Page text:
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Bird Guide to Water Birds, Game Birds And Birds Of Prey East Of The Rockies | by Chester A. Reed



To identify a bird when you see it, and where you see it, this little pocket "Bird Guide" is prepared. May it be the medium for saving many of today's seekers for "bird truths," from the many trials and tribulations willingly encountered, and hard and thorny roads gladly traveled by the author in his quest for knowledge of bird ways.

TitleBird Guide: Water Birds, Game Birds And Birds Of Prey East Of The Rockies
AuthorChester A. Reed
PublisherDoubleday, Page & Co
Year1906
Copyright1906, Chaster K. Reed
AmazonThe Bird Book

By Chester A. Reed, Author of North American Birds' Eggs, and, with Frank M. Chapman, of Color Key to North American Birds. Curator in Ornithology, Worcester Natural History Society.

-Preface
While strolling through a piece of woodland, or perhaps along the marsh or seashore, we see a bird, a strange bird, - one we never saw before. Instantly, our curiosity is aroused, and the question ari...
-Introduction
The study of the birds included in this book, is much more difficult than that of the small land birds. Many of the birds are large; some are very rare; all are usually shy and have keen eyesight, tra...
-A Plea To Sportsmen
Many of the birds shown in this book are Game Birds, that is, birds that the law allows you to shoot at certain seasons of the year. Some of these are still abundant and will be for numbers of years; ...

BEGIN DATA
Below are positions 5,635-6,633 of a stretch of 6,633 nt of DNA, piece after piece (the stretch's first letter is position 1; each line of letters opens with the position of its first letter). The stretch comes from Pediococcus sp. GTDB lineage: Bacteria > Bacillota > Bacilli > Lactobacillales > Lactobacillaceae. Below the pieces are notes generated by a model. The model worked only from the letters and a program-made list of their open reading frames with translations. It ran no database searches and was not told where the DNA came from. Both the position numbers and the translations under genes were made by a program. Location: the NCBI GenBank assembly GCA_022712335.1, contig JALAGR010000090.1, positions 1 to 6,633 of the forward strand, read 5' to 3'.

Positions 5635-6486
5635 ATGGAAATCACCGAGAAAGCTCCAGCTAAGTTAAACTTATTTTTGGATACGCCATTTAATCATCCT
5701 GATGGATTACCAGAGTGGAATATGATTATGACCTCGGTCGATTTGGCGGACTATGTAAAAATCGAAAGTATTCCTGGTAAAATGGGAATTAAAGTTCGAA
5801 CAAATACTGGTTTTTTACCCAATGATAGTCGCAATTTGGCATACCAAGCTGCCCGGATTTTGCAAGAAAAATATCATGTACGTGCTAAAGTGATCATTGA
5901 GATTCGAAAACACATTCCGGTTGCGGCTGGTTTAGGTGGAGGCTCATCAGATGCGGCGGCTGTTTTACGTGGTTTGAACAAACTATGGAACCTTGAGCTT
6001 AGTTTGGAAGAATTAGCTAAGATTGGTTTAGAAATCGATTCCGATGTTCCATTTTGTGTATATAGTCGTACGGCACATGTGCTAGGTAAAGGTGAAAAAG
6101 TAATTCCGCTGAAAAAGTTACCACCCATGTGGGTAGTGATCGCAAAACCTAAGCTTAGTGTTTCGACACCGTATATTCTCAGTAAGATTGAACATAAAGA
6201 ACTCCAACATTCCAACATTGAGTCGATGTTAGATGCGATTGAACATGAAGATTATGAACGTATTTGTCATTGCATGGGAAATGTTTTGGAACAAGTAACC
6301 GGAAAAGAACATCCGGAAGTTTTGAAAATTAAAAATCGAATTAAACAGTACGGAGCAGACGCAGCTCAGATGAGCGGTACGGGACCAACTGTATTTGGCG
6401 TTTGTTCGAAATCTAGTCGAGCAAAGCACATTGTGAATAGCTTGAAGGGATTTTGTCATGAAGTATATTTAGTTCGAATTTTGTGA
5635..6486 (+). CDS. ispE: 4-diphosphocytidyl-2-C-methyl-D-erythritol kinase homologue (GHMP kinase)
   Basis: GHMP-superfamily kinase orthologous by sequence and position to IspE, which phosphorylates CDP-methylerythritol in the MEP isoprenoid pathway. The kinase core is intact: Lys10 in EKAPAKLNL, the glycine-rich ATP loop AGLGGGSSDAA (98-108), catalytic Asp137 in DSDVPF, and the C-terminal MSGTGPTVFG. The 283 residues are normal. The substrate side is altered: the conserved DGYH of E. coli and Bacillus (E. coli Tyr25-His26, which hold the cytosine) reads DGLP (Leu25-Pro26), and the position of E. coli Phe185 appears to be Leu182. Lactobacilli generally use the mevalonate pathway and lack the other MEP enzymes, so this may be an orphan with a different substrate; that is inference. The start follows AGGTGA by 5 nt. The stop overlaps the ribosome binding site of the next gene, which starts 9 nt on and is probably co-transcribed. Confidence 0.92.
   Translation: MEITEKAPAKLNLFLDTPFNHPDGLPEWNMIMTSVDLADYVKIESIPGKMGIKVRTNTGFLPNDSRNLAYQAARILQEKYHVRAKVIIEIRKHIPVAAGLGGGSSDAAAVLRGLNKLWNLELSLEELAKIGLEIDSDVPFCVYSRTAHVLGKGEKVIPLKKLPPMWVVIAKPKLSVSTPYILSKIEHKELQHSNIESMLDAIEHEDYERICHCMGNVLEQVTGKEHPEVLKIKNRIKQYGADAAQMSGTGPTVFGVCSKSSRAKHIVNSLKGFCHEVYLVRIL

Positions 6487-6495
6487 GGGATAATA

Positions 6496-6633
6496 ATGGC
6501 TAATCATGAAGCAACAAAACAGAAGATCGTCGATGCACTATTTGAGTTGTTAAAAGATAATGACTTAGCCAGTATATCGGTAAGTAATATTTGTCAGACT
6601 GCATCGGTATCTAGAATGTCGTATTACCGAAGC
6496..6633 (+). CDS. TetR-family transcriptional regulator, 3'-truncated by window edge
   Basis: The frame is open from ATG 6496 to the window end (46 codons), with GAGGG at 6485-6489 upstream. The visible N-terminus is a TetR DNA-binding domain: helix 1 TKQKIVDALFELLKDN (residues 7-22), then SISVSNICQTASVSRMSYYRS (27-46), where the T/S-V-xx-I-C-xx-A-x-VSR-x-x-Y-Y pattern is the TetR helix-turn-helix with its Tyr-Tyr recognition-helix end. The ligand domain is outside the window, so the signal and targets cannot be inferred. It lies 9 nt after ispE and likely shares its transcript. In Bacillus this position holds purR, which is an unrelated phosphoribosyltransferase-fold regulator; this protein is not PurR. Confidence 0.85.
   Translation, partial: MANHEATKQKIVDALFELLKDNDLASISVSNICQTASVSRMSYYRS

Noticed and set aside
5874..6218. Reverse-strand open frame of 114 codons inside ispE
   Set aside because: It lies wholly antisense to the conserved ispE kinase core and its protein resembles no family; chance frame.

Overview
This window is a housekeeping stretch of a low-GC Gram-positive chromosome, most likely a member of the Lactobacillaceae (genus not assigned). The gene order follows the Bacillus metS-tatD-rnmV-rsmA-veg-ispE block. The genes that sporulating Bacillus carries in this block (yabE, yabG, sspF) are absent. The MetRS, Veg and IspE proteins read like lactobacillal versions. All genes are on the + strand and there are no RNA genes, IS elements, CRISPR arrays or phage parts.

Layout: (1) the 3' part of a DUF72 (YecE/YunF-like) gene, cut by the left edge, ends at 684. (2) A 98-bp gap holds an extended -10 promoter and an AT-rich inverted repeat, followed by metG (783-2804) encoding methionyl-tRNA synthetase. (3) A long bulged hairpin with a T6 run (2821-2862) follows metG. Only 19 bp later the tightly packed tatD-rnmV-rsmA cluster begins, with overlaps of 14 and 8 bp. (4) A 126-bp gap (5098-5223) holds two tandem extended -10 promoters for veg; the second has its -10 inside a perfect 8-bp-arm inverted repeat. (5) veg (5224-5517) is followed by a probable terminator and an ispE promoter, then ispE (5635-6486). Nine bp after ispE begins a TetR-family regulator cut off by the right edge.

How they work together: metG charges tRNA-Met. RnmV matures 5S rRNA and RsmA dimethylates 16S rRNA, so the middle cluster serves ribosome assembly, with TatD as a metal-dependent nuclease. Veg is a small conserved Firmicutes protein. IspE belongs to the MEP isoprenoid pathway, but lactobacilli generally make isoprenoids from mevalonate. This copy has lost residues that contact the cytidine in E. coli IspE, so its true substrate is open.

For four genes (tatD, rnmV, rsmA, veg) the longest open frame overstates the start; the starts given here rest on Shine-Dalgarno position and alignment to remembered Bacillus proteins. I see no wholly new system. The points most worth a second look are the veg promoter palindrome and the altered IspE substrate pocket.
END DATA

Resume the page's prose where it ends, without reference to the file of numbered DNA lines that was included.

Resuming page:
-Bird Orders
Order 1. Diving Birds - Pygopodes Loons - Family Gaviidop Larger than Grebes; bill, long, heavy and pointed; tail very short; feet webbed like a duck's, but legs thin and deep; form and habits, ...
-Part I. Water Birds, Game Birds and Birds of Prey. Diving Birds - Order Pygopodes. Grebes - Famaily Colymbidae. Western Grebe
1. Aechmophorus occidentalis. 25 to 29 inches. All grebes have lobate-webbed feet, that is each toe has its individual web, being joined to its fellow only for a short distance at the base. This...
-Holbcell Grebe
2. Colymbus holboelli. 19 inches. This is next to the Western Grebe in size, both being much larger than any of our others. In summer, they are very handsomely marked with a reddish brown neck, sil...
-Horned Grebe
3. Colymbus auritus. 14 inches. As is usual with grebes, summer brings a remarkable change in the dress of these birds. The black, puffy head is adorned with a pair of buffy white ear tufts and the...
-American Eared Grebe
4. Colymbus nigricollis californicus. 13 inches. This is a western species rarely found east of the Mississippi. In summer, it differs from the last in having the entire neck black: in winter it ca...